26 25 Packetizer ® Application Protocol Entities Responsible for providing a particular application service –A standard set of applications will be defined –Third parties can develop new applications and plug them into the system Depends on the “container” for session establishment –Register with the “container”, not the network –The “container” informs the network of the user’s capabilities –There is security between the “container” and APEs

27 26 Packetizer ® Application Protocol Entities (cont) APEs can register with multiple “containers” on multiple devices –Enables your PC to be a “container” and your IP phone to be another “container”, yet both can utilize the whiteboarding application on your PC –Enables your mobile phone to serve as the “container”, your Bluetooth headset serve for voice, and any HD TV screen to serve to deliver video Applications are invoked through user interaction with the “container” A standard “container” and “APE” interface (over a variety of access types) will enable a wide variety of applications that are not possible today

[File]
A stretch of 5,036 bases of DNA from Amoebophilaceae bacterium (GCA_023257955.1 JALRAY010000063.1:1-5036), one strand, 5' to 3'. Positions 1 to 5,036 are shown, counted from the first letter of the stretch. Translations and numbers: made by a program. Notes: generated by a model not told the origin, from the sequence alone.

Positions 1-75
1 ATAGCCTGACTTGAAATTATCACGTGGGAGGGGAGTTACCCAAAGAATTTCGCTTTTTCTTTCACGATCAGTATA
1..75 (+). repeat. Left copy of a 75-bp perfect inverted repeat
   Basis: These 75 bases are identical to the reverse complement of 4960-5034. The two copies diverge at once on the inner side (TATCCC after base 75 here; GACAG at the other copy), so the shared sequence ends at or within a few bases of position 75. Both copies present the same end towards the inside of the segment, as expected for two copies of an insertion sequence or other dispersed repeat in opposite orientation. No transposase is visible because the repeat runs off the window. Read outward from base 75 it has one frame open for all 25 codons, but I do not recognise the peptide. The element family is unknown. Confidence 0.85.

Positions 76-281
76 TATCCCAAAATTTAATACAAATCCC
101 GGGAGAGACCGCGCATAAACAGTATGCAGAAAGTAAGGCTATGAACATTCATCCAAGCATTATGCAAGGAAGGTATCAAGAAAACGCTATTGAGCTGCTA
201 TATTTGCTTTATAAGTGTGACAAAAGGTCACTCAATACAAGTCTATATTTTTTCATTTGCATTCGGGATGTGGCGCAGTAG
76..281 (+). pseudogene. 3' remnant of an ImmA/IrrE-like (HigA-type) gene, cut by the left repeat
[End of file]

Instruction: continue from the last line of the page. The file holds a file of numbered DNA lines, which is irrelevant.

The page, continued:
28 27 Packetizer ® Application Servers Network-based application servers that provide service Application servers will have “container” logic, as well as integrated or distributed application functionality Service providers will be able to deliver multimedia services directly to end users via these network-based servers, including –IPTV –Broadcast IP radio –News transmission –Stock quotes –Voice and video conferencing –Content distribution

29 28 Packetizer ® A “Container” and APEs “Container” “voice_app” Standardized interface(s) between the container and APEs “share_app” APEs and “containers” may find each other through static provisioning, technologies like Bluetooth, dynamic service discovery protocols, etc. The “container” will identify APEs and allow the user to authorize the relationship. Another “Container”, but not being used as part of this conference. “share_app” registered with both containers.